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Mediterranean VS Vegan: Which Diet Beats Heart Disease?

The Mediterranean diet can keep your wellbeing in top shape for years, and even reverse health problems caused by decades of poor eating habits. This is according to a new study, published in the New England Journal of Medicine, which found that a diet that still contains fat from olive oil, fish, and nuts, and a moderate amount of wine, led to 30% fewer heart disease deaths, strokes, and heart attacks than a low-fat diet in people over age 55 whose wellness hadn’t yet been affected by heart disease.

However, before you crack out the olive oil and the vino, consider the following questions. Firstly, how much do you resemble the people who were studied? The study participants were a group of nearly 7,500 Spaniards who didn’t have heart disease but were at increased risk. This means that they were overweight and had type 2 diabetes or at least three other heart disease risk factors such as smoking, high cholesterol, and high blood pressure.

Therefore, these subjects were adequately motivated to stick with a healthy diet plan, but they hadn’t actually developed heart disease. According to Dean Ornish, founder and president of the non-profit Preventive Medicine Research Institute in Sausalito, California, who created a diet and lifestyle programme which reduced artery plaque and heart attacks in those with established heart disease, ‘An ounce of prevention equals a pound of cure. If you’re just trying to prevent disease, the Mediterranean diet is fine, but if you’re trying to reverse it, you have to go further.’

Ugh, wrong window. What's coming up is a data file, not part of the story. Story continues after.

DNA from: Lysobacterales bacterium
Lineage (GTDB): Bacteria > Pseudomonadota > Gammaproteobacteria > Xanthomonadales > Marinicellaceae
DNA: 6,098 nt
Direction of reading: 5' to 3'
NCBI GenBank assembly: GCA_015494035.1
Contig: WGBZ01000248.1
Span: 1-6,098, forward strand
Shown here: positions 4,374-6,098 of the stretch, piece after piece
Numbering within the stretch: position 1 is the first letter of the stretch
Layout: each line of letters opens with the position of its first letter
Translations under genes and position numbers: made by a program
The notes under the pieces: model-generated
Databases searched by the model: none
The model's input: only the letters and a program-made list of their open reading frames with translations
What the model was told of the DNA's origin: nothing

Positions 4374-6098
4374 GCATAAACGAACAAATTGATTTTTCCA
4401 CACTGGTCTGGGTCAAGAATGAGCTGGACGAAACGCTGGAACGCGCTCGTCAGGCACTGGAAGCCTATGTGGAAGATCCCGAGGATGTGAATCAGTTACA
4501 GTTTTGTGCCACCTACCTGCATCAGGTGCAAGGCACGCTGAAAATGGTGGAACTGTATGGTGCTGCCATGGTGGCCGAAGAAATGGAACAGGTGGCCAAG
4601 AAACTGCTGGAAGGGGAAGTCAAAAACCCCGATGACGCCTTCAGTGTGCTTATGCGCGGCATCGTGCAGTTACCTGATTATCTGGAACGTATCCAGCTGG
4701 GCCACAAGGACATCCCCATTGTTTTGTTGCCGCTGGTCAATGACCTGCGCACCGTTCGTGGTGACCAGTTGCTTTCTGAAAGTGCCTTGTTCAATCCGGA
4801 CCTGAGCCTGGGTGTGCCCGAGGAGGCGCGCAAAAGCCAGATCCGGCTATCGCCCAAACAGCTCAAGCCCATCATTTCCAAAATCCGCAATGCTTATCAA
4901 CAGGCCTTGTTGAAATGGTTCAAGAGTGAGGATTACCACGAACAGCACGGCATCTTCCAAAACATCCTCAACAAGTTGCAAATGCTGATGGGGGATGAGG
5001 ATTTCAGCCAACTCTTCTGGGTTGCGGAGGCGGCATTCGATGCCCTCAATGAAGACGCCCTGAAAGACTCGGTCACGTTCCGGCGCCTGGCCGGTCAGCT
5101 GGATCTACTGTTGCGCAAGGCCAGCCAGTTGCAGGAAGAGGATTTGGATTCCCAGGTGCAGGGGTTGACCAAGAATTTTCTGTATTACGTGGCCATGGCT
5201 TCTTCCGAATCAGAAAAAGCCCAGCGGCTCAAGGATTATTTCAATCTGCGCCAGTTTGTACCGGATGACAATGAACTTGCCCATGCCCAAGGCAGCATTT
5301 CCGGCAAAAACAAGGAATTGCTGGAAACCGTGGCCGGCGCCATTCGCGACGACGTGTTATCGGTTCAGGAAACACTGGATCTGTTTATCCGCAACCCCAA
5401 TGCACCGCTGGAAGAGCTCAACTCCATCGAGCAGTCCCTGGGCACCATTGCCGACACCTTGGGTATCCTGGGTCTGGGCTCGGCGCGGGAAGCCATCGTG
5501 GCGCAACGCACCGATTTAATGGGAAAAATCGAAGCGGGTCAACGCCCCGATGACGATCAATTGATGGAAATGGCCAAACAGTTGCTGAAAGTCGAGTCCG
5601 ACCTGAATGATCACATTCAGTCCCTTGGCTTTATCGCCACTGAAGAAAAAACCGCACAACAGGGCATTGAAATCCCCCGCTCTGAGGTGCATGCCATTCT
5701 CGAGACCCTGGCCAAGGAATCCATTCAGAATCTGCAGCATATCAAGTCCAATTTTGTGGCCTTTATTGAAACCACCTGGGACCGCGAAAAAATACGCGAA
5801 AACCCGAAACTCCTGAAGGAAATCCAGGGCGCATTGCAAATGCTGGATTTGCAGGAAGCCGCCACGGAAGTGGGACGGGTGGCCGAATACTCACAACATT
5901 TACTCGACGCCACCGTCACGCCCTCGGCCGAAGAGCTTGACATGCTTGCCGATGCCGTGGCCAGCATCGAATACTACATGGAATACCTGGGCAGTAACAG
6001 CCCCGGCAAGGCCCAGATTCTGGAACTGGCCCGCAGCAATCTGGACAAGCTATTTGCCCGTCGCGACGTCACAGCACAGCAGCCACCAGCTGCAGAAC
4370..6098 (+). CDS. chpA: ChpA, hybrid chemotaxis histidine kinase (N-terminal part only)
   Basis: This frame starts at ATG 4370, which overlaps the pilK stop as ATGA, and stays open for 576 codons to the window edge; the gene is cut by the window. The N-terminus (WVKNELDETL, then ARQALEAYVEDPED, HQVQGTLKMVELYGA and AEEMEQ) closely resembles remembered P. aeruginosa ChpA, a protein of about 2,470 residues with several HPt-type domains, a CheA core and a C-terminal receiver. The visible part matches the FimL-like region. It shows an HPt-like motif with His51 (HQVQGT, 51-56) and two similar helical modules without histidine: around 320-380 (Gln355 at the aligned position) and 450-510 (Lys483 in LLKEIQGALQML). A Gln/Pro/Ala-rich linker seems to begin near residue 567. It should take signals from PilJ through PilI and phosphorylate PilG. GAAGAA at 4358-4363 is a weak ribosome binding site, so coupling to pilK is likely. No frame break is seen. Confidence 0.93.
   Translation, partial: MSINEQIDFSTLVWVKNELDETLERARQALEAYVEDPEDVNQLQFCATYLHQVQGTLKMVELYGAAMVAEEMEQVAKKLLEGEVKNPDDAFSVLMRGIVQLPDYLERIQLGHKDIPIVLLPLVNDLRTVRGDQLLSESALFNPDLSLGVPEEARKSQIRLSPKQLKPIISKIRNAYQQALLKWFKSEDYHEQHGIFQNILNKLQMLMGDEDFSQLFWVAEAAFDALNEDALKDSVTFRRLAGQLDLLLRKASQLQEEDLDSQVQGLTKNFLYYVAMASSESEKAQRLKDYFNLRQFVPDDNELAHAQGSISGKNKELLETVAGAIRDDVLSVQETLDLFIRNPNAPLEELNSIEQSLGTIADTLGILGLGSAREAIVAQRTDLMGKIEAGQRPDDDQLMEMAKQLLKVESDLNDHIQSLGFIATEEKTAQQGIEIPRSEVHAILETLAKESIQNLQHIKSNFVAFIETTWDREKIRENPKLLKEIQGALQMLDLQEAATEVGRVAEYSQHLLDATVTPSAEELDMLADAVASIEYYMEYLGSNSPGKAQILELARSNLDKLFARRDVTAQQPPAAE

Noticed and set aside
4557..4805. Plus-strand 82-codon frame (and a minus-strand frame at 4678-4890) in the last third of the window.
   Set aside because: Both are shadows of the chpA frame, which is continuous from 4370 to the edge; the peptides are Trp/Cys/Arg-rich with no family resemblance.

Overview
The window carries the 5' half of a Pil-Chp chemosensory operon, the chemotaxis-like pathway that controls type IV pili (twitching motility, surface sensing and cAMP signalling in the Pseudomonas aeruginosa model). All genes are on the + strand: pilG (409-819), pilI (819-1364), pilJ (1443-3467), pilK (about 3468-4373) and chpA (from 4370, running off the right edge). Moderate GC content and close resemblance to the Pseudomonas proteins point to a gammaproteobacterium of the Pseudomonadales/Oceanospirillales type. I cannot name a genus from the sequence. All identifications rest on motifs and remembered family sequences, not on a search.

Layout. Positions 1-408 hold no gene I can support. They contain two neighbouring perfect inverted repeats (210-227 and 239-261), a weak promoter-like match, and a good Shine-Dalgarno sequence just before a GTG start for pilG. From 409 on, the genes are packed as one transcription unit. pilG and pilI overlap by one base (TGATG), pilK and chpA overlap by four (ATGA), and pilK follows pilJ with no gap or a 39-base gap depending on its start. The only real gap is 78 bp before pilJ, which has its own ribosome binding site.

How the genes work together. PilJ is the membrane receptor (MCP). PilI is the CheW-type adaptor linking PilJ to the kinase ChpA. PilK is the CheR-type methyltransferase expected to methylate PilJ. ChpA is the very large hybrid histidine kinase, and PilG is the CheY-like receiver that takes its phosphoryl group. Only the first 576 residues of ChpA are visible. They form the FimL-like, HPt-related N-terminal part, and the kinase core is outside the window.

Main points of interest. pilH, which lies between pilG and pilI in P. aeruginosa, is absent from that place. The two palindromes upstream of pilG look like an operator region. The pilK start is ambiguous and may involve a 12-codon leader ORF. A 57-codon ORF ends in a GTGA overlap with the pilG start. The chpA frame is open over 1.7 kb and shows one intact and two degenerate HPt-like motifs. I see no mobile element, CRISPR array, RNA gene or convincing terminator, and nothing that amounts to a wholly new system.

Also, ask yourself what you hope to accomplish from your eating plan. Ornish’s plan, based on a low-fat, vegan diet, may be better for reversing the disease if you’ve already been diagnosed, and such an extreme overhaul leads to a significant amount of weight loss. Michael Rubino, who lost about 40 pounds on the Ornish plan, commented, ‘I’m not going back, and I really don’t miss the meat, chicken, or sweets.’

Katherine Tucker, a professor of nutritional epidemiology at Northeastern University in Boston, added, ‘People who have had heart attacks might have a genetic predisposition to having more damaging effects on their arteries from higher fat diets,’ and so a vegan diet may be more beneficial. However, Tucker still recommended the Mediterranean diet to prevent heart disease, as you’re more likely to stick with this easier plan.


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This entry was posted on July 6, 2013 by and tagged , , .
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